Fermenting vegetables, like sauerkraut and traditional brined pickles, is one of the oldest preservation methods. When you put vegetables in a salt brine, only a few of the many naturally-occurring organisms can survive - and they happen to be ones that improve the flavor and nutritional value of the vegetables, while extending their storage ability. They're mostly lactobateria, the same class of microbes that turn milk into yogurt. (Lactobacteria also help preserve salami, while other fermentation processes are responsible for sourdough bread, soy sauce, cheese, chocolate, coffee, alcoholic beverages, and more.)
The real key, for us, is that fermented vegetables are quick and easy. All you need is a non-reactive container (mason jars work great), salt, water, and whatever you plan to pickle. No boiling, no vinegar fumes, no chance of botulism. You want to get the salt ratio right - that's what prevents unfriendly bacteria from moving in - but beyond that, it's pretty impossible to mess up. (And if you do mess up, there's very little doubt, and little that could compel you to eat the stinky, slimy mess you've made.)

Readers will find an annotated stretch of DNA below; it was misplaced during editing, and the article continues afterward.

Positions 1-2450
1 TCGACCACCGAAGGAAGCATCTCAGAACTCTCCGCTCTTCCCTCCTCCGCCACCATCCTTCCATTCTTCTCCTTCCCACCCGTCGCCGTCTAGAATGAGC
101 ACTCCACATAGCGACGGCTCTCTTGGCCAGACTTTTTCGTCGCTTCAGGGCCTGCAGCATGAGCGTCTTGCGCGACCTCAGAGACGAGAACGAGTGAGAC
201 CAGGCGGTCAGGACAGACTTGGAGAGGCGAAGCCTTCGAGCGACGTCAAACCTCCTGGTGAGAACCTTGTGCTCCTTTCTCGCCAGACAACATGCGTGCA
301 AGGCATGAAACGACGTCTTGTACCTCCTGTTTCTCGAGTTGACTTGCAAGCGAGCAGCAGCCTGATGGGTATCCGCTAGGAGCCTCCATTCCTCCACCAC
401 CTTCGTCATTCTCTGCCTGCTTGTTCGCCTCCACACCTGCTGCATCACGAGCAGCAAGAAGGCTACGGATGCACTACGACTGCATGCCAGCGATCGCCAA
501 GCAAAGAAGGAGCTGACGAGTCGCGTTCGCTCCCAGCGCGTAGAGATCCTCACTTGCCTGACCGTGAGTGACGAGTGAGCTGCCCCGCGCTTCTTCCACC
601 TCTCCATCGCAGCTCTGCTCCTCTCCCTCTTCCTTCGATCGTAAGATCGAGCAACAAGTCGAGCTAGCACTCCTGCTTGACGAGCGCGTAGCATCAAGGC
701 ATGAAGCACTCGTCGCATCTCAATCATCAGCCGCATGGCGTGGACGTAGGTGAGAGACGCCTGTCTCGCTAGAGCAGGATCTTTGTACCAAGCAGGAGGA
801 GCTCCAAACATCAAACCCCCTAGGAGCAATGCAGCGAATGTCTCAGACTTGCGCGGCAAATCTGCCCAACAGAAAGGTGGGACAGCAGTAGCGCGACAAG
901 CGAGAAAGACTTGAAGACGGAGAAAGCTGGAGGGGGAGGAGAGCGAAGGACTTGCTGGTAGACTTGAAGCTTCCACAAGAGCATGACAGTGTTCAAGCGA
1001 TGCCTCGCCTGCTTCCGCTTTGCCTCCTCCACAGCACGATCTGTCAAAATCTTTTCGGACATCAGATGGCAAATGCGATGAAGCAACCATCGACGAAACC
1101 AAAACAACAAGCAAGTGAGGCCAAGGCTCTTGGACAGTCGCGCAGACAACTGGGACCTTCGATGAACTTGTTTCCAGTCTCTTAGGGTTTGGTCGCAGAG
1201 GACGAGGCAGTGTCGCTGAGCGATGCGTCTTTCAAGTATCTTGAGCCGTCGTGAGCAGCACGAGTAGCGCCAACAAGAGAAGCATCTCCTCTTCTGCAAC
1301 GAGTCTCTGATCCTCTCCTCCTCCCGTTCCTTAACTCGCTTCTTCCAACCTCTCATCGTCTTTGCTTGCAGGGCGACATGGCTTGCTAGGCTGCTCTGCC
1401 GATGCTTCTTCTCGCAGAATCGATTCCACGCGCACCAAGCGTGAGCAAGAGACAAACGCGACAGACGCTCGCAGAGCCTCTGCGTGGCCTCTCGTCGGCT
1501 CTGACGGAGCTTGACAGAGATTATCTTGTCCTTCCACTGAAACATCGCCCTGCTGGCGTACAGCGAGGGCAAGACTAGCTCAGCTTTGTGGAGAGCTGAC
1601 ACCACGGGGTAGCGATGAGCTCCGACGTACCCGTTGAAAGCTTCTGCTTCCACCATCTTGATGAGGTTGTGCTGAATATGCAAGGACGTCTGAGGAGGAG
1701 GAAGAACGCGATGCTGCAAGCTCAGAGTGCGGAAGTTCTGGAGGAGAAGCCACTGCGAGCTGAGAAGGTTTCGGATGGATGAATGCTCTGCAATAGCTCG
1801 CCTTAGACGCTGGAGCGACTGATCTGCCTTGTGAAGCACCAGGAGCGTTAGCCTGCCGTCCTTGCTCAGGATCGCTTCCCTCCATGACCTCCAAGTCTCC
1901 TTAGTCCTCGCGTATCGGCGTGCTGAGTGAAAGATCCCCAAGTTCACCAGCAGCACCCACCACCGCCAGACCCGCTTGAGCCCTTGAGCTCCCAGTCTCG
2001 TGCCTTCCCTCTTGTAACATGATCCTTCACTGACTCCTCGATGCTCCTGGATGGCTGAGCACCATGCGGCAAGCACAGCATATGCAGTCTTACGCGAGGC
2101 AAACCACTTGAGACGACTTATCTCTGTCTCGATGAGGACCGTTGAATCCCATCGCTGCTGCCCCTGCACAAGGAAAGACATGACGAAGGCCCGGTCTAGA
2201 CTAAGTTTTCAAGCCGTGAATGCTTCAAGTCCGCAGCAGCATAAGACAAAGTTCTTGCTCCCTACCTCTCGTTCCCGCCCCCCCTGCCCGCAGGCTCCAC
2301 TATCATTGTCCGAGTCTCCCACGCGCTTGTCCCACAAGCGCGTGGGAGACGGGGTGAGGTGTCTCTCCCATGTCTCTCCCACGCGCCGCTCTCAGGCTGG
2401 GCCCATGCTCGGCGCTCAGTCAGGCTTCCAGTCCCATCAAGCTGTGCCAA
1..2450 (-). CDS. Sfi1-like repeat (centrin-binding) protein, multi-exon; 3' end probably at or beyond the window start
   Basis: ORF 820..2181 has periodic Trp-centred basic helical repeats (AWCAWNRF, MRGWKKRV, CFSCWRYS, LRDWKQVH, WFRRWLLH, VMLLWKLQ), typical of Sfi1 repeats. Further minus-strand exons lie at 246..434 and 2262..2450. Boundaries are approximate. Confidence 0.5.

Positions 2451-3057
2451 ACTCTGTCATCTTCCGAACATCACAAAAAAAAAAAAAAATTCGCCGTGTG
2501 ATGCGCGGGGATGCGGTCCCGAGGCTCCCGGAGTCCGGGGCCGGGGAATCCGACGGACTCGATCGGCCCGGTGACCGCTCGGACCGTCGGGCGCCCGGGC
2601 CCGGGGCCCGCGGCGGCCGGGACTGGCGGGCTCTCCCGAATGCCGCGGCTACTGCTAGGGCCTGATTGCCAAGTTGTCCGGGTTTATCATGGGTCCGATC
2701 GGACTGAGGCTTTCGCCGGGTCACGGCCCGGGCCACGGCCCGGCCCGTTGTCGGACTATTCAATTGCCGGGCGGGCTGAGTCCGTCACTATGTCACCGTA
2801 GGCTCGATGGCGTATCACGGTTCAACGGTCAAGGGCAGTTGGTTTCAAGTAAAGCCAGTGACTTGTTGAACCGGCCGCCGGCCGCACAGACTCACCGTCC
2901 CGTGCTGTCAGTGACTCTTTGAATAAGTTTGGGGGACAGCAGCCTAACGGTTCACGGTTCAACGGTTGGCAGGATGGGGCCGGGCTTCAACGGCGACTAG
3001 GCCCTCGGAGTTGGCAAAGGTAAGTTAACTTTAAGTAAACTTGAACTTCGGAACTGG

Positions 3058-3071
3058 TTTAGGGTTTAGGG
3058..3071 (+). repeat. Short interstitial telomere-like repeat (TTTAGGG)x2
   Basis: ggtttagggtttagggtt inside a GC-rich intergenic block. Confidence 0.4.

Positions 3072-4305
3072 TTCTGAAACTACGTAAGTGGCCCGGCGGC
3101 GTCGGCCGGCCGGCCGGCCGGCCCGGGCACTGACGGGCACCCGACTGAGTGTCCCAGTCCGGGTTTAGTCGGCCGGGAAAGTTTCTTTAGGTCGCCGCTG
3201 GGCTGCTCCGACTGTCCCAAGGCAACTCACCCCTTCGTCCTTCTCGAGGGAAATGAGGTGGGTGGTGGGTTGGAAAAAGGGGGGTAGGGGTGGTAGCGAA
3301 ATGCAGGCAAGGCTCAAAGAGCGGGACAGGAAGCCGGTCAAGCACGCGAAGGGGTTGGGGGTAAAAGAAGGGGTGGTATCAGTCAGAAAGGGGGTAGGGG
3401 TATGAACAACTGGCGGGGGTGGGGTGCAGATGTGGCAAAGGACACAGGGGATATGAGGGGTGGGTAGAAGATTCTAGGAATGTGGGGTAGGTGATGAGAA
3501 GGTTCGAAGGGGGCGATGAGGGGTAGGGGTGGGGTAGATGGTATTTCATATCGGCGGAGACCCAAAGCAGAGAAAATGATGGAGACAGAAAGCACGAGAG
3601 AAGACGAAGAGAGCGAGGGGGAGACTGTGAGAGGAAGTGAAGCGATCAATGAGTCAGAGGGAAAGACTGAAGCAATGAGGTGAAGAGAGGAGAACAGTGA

We currently have sauerkraut, cucumbers, kohlrabi, cauliflower, beets, and a big jar of mixed vegetables in some stage of fermentation. (The picture above is the mix - cauliflower, carrots, onions, fennel stalks, garlic, and green beans with thyme.) We make a new jar every day or two, because we finish a jar every day or two. It's a great way to use up some veggies and add a healthful and tasty zing to your meals and snacks.
(Find our Basic Brined Pickle recipe here!)